In Nordyke v. King, (— F.3d —-, C.A.9 (Cal.), May 2, 2011), the United States Court of Appeals for the Ninth Circuit addressed whether a local government may ban gun shows on its property without violating the Second Amendment. The court of appeals held that a ban on gun shows does not violate the Second Amendment if it does not substantially burden the right to keep and bear arms and “the restriction leaves law-abiding citizens with reasonable alternative means for obtaining firearms sufficient for self-defense purposes.”
Sallie and Russell Nordyke (collectively, the “Nordykes”) promote gun shows in California. The Nordykes have previously promoted gun shows at the public fairgrounds in Alameda County (“County”). In 1999, County passed an ordinance (“Ordinance”) that provides it is a “misdemeanor to bring onto or to possess a firearm or ammunition on county property.” The Ordinance, however, does not specifically address gun shows on County property. County claims it passed the Ordinance because of a shooting at the County fair. The Nordykes, however, assert the real purpose of the Ordinance is to ban gun shows and they cite statements made by the County supervisor to support this assertion.
After the Ordinance went into effect, the fairgrounds’ manager “asked the Nordykes to submit a written plan explaining how their next gun show would comply with the Ordinance.” The Nordykes did not submit a plan but instead filed a lawsuit. The district court granted summary judgment in favor of County. The Nordykes appealed. The Ninth Circuit Court of Appeals issued an opinion that affirmed the district court’s decision and on the issue of the Nordykes’ Second Amendment claim held “(1) the individual right to keep and to bear arms . . . is incorporated against state and local governments through the Due Process Clause of the Fourteenth Amendment; but (2) the Ordinance constituted a permissible regulation of firearms under the Second Amendment.” However, that opinion was vacated and reheard by the court of appeals en banc.
Before the en banc panel issued its opinion, the United States Supreme Court issued an opinion in McDonald v. Chicago, 130 S. Ct. 3020 (2010), and announced that “‘the Second Amendment right to keep and bear arms’ is ‘fundamental to our scheme of ordered liberty’ and, therefore, incorporated against the states through the Due Process Clause of the Fourteenth Amendment.” The Supreme Court rejected the argument “that the Second Amendment should receive less protection than the rest of the Bill of Rights.” The court of appeals was required to reconsider the Nordykes’ appeal in light of the Supreme Court’s decision in McDonald.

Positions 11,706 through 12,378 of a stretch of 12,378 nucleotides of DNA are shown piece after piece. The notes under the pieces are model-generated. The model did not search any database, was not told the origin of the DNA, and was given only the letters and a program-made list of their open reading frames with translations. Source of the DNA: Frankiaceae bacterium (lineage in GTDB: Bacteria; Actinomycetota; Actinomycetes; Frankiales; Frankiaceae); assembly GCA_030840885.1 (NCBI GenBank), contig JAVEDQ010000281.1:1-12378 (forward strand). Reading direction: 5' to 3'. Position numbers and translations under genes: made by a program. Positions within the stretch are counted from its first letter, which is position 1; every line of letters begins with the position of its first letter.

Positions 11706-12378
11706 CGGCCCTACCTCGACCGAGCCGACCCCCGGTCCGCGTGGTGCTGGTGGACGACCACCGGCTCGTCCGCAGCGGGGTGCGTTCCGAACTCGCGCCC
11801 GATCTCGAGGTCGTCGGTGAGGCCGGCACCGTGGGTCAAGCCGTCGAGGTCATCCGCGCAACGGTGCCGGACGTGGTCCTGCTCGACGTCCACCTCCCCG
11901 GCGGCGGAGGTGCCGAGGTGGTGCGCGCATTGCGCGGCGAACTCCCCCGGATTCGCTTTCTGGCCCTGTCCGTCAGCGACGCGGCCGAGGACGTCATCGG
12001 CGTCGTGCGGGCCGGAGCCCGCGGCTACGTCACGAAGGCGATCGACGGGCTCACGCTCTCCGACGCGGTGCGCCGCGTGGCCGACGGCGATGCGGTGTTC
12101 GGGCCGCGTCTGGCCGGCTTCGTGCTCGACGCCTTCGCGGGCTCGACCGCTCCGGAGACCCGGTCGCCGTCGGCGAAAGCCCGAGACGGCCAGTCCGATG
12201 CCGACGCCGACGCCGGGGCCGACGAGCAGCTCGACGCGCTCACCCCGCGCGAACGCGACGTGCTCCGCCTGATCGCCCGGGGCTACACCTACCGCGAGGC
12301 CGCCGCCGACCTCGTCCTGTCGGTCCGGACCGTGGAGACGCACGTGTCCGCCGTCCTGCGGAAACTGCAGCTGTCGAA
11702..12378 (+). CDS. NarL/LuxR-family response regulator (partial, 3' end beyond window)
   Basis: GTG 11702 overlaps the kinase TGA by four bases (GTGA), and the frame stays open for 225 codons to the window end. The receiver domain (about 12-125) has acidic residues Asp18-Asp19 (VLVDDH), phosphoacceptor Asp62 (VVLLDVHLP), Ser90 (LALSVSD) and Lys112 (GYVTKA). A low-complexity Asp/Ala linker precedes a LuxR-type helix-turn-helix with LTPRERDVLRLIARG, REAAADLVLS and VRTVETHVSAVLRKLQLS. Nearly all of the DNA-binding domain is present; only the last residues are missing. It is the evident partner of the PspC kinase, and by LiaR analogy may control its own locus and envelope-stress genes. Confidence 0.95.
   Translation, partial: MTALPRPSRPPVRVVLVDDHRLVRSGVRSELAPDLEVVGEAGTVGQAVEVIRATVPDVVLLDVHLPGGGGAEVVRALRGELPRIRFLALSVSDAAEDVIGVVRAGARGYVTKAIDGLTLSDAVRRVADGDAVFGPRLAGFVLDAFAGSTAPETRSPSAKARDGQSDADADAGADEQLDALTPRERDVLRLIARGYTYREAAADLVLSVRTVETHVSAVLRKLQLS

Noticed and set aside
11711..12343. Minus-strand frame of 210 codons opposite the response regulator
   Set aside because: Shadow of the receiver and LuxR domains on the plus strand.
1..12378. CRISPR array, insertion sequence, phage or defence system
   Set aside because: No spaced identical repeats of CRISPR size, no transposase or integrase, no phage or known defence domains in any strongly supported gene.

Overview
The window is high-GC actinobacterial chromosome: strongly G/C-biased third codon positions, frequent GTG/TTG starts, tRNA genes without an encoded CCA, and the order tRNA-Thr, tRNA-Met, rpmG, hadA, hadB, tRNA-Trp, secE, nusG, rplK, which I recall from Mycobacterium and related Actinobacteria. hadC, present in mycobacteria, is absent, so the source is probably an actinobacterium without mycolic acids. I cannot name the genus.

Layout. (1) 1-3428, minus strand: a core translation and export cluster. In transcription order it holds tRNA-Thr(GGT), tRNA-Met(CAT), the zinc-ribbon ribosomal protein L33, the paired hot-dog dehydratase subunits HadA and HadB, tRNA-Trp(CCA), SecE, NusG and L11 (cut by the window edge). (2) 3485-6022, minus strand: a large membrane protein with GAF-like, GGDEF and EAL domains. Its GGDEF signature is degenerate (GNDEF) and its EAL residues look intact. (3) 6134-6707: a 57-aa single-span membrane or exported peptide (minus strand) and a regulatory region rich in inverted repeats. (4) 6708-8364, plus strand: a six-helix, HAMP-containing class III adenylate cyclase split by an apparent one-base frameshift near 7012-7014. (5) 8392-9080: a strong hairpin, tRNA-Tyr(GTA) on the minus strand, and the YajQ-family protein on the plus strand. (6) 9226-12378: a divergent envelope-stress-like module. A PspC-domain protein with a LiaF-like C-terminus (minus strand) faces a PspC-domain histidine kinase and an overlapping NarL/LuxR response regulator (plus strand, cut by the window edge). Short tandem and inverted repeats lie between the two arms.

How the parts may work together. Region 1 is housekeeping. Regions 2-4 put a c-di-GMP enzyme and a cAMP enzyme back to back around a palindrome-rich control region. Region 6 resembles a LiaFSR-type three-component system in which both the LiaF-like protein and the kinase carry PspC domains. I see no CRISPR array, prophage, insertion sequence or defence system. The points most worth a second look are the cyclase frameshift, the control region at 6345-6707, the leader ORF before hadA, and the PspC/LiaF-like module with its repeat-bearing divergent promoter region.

The court of appeals noted that the Supreme Court has not articulated a standard of review to be applied in Second Amendment cases. The court of appeals declined to apply a strict scrutiny standard to all laws aimed at controlling guns. The court stated, “Applying strict scrutiny to every gun regulation would require courts to assess the effectiveness of a myriad of gun-control laws.” A government is likely to claim a gun-control “law serves its interest in reducing crime.” The Supreme Court has previously held that a government’s “‘general interest in preventing crime’ is ‘compelling.’” A strict scrutiny standard of review would require a court to determine “whether a gun-control regulation is narrowly tailored” to prevent crime. However, “courts cannot determine whether a gun control regulation is narrowly tailored to the prevention of crime without deciding whether the regulation is likely to be effective.” The task of “[s]orting gun-control regulations based on their likely effectiveness” should be left to the legislature.
The court held “that only regulations which substantially burden the right to keep and to bear arms trigger heightened scrutiny under the Second Amendment.” The question in the Nordykes’ case is “not whether a county can ban all people from carrying firearms on all of its property for any purpose,” but “whether a ban on gun shows at the county fairgrounds substantially burdens the right to keep and to bear arms.”
When deciding the question of whether a restriction on gun sales substantially burdens rights guaranteed by the Second Amendment, the court “should ask whether the restriction leaves law-abiding citizens with reasonable alternative means for obtaining firearms sufficient for self-defense purposes.” A substantial burden is not imposed because a law makes Second Amendment rights more “expensive or more difficult to exercise.” Also, a law is not likely “to impose a substantial burden on a constitutional right where it simply declines to use government funds or property to facilitate the exercise of that right.”
The Nordykes’ complaint did not allege sufficient facts to state a Second Amendment claim. However, the court of appeals concluded the Nordykes must be given the right to amend their complaint to try and state a Second Amendment claim.
The court of appeals held the trial court properly granted summary judgment to County on the Nordykes’ claim that the Ordinance violated their First Amendment rights. The Ordinance furthers County’s interest in keeping people on County property safe from gun crime. The Ordinance is “unrelated to the suppression of free expression.” Finally, the restriction is not greater than necessary to protect County’s interest in protecting people on its property from gun violence. The court also found the Nordykes failed to state a claim for violation of the Equal Protection Clause.
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Jeffrey L. Massey | 916.321.4500